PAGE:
Learn how to build basic SQL reports and make more informed, strategic decisions.
This course is ideal for people who know fundamental T-SQL concepts and would like to create meaningful SQL reports in MS SQL Server.
Welcome to our Creating Basic SQL Reports in MS SQL Server course! Over the course of several chapters, we'll teach you how to make practical use of your SQL knowledge. You'll learn the most common types of basic SQL reports and build them step by step.
Imagine that it's 2016—Pokémon Go briefly takes over everyone's social life, and you're running a comic book store. Somewhere between asking visitors to stop playing while inside and worrying about your book sales dropping, you're planning on moving your store online. But how will you know if it's the right thing to do or if it will lead to more revenue? You won't until you crunch the numbers!
Data is collected everywhere—from marketing software counting URL clicks to sales representatives creating customer profiles and Facebook recording its users, your digital footprint is making an impact on the future of shopping all over the world. Thanks to data, we're able to measure our performance and make more informed, strategic decisions. But first, you need to know how to collect and analyze that data.
The Creating Basic SQL Reports in MS SQL Server course is divided into six parts and consists of 97 practical exercises that you can access straight from a web browser and at your own leisure. At the end of each part, there's always a short summary quiz to check how much you remember.
As a warm up, we'll start with a quick introduction to the database model that we'll be working with in the course and review your basic SQL skills.
(Psst! If you don't feel confident with your basic SQL knowledge at this step, you can always brush up on it in our SQL Basics in MS SQL Server course.)
Then, we move on to show you how to use popular SQL aggregate functions such as COUNT() or SUM() to summarize data in SQL, like counting business objects based on selected criteria or calculating total amounts based on multiple objects.
After summarizing data in SQL, we move on to show you how to classify data: how you can create custom classifications of objects in SQL using the CASE WHEN syntax and how you can use classifications to group objects in the GROUP BY clause. This course explains the intricacies of the GROUP BY clause and reviews a few typical mistakes that beginners make.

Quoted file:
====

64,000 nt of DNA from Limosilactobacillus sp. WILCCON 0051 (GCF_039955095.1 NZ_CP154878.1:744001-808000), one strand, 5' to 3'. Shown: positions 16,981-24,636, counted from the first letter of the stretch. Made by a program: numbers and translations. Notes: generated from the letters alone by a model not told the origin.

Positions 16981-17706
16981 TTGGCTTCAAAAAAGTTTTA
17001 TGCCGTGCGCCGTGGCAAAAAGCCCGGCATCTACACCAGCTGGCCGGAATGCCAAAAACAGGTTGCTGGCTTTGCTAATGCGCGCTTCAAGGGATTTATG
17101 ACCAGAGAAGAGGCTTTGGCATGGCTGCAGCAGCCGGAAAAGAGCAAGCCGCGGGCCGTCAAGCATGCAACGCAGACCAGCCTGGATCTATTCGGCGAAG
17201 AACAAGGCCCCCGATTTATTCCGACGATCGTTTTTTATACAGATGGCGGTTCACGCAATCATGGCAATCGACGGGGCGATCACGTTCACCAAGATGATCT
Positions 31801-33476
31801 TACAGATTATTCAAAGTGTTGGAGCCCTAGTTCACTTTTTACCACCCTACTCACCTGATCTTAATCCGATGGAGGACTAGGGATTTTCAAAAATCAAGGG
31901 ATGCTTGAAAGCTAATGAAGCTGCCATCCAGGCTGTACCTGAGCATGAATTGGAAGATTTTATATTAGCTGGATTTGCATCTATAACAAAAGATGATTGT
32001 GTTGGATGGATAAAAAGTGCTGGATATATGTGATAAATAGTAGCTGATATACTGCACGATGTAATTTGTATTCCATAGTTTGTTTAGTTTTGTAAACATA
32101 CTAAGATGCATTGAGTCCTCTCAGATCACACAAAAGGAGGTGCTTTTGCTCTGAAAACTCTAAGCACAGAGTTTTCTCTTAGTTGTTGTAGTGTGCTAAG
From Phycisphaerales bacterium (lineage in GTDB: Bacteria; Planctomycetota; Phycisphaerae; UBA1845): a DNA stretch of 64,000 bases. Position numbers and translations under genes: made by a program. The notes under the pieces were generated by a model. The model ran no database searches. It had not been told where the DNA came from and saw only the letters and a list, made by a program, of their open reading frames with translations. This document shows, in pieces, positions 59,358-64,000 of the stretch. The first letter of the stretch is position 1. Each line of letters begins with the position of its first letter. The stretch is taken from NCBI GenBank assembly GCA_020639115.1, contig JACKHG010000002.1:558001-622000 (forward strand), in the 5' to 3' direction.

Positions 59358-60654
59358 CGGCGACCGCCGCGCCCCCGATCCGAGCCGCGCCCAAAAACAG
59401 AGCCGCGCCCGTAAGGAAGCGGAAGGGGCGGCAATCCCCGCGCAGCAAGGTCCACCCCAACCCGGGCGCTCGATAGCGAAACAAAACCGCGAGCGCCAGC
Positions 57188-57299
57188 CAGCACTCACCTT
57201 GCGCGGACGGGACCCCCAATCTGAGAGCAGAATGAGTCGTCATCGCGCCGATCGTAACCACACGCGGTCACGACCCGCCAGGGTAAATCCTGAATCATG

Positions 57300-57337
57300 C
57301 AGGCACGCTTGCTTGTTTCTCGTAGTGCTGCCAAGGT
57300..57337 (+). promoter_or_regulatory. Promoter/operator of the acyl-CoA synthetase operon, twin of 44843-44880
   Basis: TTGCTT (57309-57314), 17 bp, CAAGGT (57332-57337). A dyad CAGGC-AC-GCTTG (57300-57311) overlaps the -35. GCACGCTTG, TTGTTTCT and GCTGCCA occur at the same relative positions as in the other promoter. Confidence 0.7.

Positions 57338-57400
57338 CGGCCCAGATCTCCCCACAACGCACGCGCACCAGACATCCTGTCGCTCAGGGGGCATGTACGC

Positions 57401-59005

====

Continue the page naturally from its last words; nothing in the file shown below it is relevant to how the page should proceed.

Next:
Next, we'll tackle multi-level aggregation so you know how to calculate averages of averages and how to organize longer queries in a clear way. You'll learn how to put multiple metrics in a single report, calculate ratios and percentages, and compare global and specific metrics.
Finally, we'll talk about comparing different business groups in a single report, and we'll show you three methods of doing this so you can always pick the best solution based on the result you want to achieve.
Once you finish the course, you'll be able to create a wide range of simple SQL reports, organize long queries, include multiple metrics in a single query, and operate on a database with several tables.
Get to know the data model and review some basic SQL concepts.
Get to know the database
Learn how to create simple yet useful business metrics.
Providing detailed information and counting objects
Calculating metrics for multiple business objects
Understanding the difference between various count metrics
Discover how to get metrics based on custom classifications.
Custom classifications of business objects
Custom grouping of business objects
Custom counting of business objects
Learn how to construct reports that aggregate data on multiple levels.
Basic multi-level aggregation
Multi-level aggregation in groups
Multi-level aggregation with custom classification
Three or more aggregation levels
Discover how to include multiple metrics in a single report.
Multiple metrics for a single object
Metrics for two groups
Ratios and percentages
Global vs. specific metrics
Find out even more about how you can compare groups in single SQL reports.
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